Two years ago I had my fourth baby via c-section. I remained on Remicade throughout that pregnancy. I was pretty sick during the last pregnancy as well. It didn't help that I was also 43 at the time I got pregnant. During two of my pregnancies I was part of OTIS studies that studied the effect of drugs for asthma and Crohn's used during pregnancy on pregnancy outcomes and newborn health because I was on that many drugs. So yes, you can have Crohn's Disease and have babies. It's not easy, but it can be done. 

How did you decide to begin homeschooling? We started homeschooling when our oldest turned five and she was having some medical issues that would have had her missing two mornings a week of the private and expensive kindergarden we had just signed up and paid for. A week before school was to start, we decided to pull her out and I was going to homeschool just her, for just one year. {I had the younger two in preschool two mornings a week}. We enjoyed it so much that we decided to go for another year, and the next in line kept whining wanting to know when he would get to stay home and do kindergarden with Mommy. So he stayed home and the third one went to preschool three mornings a week. 

By the time the third in line was five, we decided to just admit that we were going to be homeschooling for a while and kept all three at home.  After the fourth one was born, I was getting very tired and feeling very close to permanent burn out, so I decided to put the older two in public school for the spring semester of school. They did amazingly well with the transition and really thrived for those four months. They came home for the summer, and then started again in the fall. After two months in public school that fall, we moved to a new city and that's when we came back to homeschooling. So we will soon be starting our 6th year of homeschooling. No one is more surprised than me.

How do I manage homeschooling with a chronic illness? I have to be honest, I have always had household help since three months after my first baby was born. Even before we were married I told my soon-to-be-husband that I would always have to have at least part-time help with any future children because otherwise I was going to end up on the news and not in the good way.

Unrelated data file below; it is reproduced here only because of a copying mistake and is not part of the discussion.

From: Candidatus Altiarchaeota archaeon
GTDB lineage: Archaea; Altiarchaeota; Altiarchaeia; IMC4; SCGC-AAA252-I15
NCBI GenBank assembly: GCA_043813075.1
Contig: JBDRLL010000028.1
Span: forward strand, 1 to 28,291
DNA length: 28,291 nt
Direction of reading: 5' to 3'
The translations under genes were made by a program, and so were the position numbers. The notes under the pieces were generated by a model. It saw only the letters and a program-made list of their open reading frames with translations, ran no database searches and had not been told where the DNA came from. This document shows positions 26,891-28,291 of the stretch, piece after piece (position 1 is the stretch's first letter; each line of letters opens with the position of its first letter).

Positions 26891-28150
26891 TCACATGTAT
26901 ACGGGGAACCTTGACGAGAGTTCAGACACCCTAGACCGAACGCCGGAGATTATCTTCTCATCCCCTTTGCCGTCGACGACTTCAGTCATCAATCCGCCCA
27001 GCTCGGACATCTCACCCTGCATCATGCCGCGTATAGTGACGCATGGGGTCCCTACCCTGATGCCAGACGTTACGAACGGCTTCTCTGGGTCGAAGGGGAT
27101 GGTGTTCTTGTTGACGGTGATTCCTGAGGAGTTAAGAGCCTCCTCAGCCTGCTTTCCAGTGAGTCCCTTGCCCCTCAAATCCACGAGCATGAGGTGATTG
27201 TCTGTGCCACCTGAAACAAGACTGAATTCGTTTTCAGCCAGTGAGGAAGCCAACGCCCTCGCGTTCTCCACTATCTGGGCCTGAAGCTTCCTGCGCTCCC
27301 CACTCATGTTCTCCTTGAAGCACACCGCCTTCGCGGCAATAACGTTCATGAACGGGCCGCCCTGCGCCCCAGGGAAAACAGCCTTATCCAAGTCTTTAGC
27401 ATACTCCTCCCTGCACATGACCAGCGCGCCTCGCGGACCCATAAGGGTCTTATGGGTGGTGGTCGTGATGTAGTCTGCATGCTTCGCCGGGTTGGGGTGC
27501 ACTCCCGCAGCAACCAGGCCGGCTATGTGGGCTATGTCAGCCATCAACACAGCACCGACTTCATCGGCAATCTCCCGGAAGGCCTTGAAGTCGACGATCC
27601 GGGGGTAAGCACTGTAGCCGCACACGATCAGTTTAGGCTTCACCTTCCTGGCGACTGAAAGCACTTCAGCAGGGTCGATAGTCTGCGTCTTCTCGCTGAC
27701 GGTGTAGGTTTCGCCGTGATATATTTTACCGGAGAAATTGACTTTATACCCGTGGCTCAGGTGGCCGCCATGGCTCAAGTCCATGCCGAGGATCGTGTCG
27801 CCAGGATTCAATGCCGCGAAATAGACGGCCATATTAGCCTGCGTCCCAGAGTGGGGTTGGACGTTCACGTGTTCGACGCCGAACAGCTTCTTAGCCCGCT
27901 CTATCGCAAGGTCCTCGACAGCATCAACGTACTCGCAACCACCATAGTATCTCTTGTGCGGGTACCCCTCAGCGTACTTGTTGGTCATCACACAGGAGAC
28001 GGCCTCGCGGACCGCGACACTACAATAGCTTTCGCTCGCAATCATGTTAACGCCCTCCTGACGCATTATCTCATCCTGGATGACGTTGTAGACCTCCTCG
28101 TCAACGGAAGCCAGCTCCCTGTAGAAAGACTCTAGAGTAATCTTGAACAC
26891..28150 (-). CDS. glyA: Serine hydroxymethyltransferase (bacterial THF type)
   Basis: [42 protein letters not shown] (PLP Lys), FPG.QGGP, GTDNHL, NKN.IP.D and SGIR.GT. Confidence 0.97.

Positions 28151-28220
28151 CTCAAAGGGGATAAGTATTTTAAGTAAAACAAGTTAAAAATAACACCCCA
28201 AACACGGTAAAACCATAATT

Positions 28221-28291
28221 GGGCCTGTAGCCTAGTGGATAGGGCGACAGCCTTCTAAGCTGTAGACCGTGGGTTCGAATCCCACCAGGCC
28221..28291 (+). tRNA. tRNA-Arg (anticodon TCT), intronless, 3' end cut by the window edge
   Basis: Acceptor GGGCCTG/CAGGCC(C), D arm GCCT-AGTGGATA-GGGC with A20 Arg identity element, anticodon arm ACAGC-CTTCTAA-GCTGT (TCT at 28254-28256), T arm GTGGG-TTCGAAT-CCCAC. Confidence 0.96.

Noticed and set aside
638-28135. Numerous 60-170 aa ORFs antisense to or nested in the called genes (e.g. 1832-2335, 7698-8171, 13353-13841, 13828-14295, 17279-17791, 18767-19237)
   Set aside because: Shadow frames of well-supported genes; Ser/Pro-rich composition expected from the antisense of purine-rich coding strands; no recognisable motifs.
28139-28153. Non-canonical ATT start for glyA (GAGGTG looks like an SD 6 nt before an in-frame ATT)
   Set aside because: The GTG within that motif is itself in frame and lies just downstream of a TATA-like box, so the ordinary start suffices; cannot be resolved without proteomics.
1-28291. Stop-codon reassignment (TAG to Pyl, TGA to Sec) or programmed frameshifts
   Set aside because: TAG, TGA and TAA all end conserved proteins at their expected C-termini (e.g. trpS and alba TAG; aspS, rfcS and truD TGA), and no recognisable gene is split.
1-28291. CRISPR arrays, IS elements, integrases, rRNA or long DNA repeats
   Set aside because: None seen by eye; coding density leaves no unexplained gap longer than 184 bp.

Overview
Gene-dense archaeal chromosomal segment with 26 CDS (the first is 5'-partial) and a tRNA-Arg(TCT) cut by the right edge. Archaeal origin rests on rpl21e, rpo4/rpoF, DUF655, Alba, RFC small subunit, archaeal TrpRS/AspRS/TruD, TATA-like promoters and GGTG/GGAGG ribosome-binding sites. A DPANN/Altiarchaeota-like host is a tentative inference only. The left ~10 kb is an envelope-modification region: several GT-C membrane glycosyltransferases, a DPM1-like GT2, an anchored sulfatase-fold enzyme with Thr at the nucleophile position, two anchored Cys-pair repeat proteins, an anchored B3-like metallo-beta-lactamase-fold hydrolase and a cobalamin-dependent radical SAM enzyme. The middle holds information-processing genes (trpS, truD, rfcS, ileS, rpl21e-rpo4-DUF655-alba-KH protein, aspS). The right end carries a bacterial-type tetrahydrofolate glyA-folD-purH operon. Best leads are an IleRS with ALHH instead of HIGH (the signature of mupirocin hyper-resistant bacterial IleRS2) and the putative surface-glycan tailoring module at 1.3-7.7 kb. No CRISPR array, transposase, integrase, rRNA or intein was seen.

We have no family nearby to offer any help and I had moved three hours away from all my friends to marry my husband and move to his town, and he traveled often on business for weeks at a time, and was rarely home before the children went to sleep, so I had to have help. Two of our children also had myriad health problems during the first four to six years of their lives that required lots of specialists, surgeries, weird procedures, and many emergency room visits. (Usually when my husband would be in India for three weeks and unavailable by phone.) And we also moved three times in less than four years and managed a huge house renovation over the course of a year that finally resulted in us getting the house on the Historical Registry. [I HATE that I feel I have to make excuses and justify this to you or anyone else. And I don't have to, you're right, we have the money and I need the help, so there it is.] My husband does not like to spend the money, he often complains about it {though less often now}, but I have always budgeted household help under mental health insurance. Even when our budget was leaner, I always had some sort of help that I could rely on. Since being diagnosed with Crohn's Disease and then having back-to-back, difficult pregnancies and four c-sections, there has never been a time I felt physically stable enough to not have help in the home. I also had un-diagnosed post-partum depression after my first baby who was colicky to boot, and I did not realize it until I had my second baby and in comparison felt so much betterI remember looking at him one day when he was just a few weeks old and thinking, oh, so this is why women like to have babies. I had "during- pregnancy" depression with my fourth pregnancy, but luckily, it went away shortly after he was born and my hormones balanced back out, just like my gestational diabetes went away on its own very quickly.